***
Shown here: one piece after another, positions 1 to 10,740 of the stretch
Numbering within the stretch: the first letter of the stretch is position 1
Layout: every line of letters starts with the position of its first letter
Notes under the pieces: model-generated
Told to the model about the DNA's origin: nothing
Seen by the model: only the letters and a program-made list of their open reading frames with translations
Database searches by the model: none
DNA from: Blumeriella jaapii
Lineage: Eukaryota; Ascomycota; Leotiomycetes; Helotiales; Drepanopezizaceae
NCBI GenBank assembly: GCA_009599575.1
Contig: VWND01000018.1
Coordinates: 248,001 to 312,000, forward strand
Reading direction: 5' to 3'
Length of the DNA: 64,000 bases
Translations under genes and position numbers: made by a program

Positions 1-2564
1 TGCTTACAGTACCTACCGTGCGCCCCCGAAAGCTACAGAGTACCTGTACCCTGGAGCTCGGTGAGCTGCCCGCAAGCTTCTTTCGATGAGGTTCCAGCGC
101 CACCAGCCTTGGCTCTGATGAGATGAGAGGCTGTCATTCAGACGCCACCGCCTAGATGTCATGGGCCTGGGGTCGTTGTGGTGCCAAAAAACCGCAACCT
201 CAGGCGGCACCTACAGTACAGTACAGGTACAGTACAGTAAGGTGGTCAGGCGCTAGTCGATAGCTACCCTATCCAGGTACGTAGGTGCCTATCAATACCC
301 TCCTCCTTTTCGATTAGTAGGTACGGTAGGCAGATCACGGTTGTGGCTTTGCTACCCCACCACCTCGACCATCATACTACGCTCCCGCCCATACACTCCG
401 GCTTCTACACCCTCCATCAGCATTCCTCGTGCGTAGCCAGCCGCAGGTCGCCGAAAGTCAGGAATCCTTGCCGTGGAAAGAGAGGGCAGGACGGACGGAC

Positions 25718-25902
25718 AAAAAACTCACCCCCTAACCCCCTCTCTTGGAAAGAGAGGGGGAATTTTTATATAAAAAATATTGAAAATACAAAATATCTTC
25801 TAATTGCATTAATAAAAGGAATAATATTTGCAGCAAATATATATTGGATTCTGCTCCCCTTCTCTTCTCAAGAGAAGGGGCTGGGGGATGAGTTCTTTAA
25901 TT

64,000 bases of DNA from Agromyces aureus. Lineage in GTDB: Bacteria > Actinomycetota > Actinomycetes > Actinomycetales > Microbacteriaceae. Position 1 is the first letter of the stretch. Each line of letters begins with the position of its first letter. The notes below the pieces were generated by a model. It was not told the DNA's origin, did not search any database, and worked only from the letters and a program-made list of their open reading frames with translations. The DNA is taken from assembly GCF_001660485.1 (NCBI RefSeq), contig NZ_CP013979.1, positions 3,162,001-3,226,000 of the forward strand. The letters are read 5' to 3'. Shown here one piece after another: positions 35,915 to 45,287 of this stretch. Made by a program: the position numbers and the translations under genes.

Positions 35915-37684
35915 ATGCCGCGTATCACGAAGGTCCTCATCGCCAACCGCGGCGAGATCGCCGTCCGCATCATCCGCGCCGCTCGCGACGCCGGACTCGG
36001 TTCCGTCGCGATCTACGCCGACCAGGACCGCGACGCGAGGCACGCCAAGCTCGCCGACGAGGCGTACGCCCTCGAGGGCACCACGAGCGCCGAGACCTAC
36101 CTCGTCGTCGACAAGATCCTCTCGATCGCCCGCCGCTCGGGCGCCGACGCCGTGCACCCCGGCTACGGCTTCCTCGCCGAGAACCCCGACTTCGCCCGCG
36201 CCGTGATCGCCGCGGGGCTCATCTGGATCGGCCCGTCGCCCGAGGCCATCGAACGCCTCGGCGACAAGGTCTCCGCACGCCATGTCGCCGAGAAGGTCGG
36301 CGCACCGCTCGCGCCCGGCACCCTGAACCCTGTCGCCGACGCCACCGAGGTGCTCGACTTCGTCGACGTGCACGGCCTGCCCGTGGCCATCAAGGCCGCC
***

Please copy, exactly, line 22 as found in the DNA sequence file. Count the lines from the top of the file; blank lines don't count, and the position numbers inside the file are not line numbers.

Positions 25718-25902